Do you see that in your lives? Difficulties?
Ryan: As a father of a domestic Church, my family, I know can't be all things to all people, but I can be everything to a few. My intentionality and my time spent with my wife and two kids – that's going to bear the greatest fruit. I look at our pastors and look at the burdens of responsibility that they have, and it's not too dissimilar from mine. As a father, I have burdens and responsibilities as well, but I'm called to draw them closer to our Lord, to invest deeply, and to lead.
What changes have you started to see in parishes that are trying to become more missionary?
Ryan: I wish there were more change, honestly. It’s the whole good versus the great. We have so many parishes and so many people doing so much good, but disciples aren’t made by accident. If we are going to prioritize missionary discipleship at the parish level, we must be willing to say no to some of the good things we do.
How do you do that?
Ryan: That’s the million-dollar question. I mean, I struggle with this more than I’d care to admit. We’re all busy, right? Jesus was too. He taught, healed, preached, and travelled from town to town, but He didn’t allow all the good He did to overtake the great.
Drew: Those pastors who are interested in missionary discipleship, there's such a roadblock in that they know the fight they're going to have to battle if they introduce that to the parish or committee. While they might have that desire, are they willing to actually bring that up to their staff and create that vision going forward if they know it's going to be super difficult? Where does the missionary disciple, or team, come alongside a pastor in that way? Those are the things we continue to discern.
What are some of the plans you have going forward?
Drew: Recently, we recommitted, or are in the process of recommitting, to do missionary discipleship with each other in our team. Making that space and time to really go deep in our relationships on the team to pray together and to keep each other accountable in really doing discipleship outside of the Missionary Discipleship Team as well. That unwavering commitment to run in discipleship with one another. We really believe the fruit of that fraternal connection will bear fruit across our offices and into the diocese.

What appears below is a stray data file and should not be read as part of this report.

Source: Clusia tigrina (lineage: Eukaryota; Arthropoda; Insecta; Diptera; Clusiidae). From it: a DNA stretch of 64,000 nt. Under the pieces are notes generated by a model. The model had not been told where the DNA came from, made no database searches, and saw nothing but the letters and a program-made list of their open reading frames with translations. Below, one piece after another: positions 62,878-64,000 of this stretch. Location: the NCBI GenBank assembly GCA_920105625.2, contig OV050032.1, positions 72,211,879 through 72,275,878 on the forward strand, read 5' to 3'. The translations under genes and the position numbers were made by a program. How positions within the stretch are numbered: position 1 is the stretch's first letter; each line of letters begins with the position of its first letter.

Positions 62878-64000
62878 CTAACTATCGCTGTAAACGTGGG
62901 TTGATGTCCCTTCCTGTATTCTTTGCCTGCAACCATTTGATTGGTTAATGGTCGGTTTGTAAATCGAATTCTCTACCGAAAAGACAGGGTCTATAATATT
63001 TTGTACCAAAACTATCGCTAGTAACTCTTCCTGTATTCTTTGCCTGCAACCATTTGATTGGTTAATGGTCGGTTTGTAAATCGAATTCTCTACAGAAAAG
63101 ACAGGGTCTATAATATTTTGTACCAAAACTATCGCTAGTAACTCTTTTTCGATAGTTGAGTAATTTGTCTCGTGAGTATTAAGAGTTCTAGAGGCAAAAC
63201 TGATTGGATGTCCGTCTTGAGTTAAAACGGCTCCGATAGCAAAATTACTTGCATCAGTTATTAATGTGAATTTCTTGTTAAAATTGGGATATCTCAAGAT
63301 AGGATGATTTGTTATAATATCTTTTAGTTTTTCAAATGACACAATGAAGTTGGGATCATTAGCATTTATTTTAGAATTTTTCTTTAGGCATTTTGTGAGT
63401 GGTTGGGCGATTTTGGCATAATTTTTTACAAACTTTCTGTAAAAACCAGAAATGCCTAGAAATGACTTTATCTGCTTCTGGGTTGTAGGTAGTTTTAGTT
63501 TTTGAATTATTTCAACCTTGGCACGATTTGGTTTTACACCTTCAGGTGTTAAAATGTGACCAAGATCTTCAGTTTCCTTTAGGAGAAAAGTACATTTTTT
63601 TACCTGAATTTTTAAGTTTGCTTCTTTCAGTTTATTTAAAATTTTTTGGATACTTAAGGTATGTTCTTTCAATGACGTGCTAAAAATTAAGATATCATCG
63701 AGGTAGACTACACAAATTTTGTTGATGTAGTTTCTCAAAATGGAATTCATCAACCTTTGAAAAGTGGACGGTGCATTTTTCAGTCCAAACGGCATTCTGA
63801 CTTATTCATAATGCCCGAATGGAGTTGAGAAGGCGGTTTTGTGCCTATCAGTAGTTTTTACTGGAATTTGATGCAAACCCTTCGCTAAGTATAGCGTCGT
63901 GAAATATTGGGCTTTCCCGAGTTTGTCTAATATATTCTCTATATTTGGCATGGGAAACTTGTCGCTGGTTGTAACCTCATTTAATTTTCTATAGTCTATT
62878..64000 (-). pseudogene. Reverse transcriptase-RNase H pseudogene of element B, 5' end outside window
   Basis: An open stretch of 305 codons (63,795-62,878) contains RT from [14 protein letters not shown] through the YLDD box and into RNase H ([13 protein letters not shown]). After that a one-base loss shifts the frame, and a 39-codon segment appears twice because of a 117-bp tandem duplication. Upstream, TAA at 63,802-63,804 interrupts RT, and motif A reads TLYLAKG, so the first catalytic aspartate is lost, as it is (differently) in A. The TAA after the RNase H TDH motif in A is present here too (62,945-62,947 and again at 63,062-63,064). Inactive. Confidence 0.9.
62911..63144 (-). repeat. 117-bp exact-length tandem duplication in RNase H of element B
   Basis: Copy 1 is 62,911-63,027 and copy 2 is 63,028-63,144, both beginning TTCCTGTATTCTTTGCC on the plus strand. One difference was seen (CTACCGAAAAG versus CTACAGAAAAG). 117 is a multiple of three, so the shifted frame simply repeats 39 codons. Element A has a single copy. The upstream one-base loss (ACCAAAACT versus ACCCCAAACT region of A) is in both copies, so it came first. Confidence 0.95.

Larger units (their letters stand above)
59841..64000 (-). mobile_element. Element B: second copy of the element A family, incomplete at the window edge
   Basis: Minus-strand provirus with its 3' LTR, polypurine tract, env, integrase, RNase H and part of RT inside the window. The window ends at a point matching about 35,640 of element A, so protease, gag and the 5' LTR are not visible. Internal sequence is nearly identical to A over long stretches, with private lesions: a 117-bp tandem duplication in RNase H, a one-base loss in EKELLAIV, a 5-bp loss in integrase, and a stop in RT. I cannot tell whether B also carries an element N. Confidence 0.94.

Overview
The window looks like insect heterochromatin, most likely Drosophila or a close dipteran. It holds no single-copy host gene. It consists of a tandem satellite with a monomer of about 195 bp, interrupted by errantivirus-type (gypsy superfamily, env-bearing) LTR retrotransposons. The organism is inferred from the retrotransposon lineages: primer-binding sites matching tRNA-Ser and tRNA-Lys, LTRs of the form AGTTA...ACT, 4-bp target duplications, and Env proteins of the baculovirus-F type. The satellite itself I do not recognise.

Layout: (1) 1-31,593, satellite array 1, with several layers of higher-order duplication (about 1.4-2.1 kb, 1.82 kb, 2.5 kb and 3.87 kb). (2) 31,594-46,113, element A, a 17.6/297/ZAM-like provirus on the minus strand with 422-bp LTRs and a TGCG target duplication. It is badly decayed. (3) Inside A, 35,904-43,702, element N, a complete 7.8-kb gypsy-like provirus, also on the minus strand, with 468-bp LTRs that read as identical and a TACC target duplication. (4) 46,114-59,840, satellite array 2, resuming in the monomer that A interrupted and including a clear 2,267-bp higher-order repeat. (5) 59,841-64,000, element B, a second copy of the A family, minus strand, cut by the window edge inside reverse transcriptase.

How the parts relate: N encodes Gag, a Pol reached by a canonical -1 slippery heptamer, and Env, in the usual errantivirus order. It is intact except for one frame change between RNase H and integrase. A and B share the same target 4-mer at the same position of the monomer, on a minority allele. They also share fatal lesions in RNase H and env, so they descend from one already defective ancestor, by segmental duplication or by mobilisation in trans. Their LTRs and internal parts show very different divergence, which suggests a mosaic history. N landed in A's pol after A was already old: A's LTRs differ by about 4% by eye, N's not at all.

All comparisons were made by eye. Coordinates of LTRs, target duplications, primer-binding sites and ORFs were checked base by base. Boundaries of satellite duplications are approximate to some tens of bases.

Ryan: Right. I mean we want to transform every parish and the entire diocese. We want to run with parish leaders and make lasting impact, but we really found ourselves going immediately into that mission without explicitly living this together. We know that we can’t overlook this, and we want to be able to live and witness to missionary discipleship as a team.
Would you agree with that, Drew?
Drew: Yeah, absolutely. We haven't been intentional about making the space for intentional prayer around a subject or action item the way we think we should. It was more objective. That’s a change we really want to see within our team.
Ryan: In a life of discipleship, we don't just commit once. We commit and re-commit daily. A missionary disciple is a follower of Jesus who has taken on the mission to make other disciples. To witness and to share Jesus who we know and love. If we're not doing this at the core of our diocese, if we're not doing it as a core at our parishes, we're putting the cart before the horse. This lived experience of discipleship drives our mission, whether in a parish or in a diocese.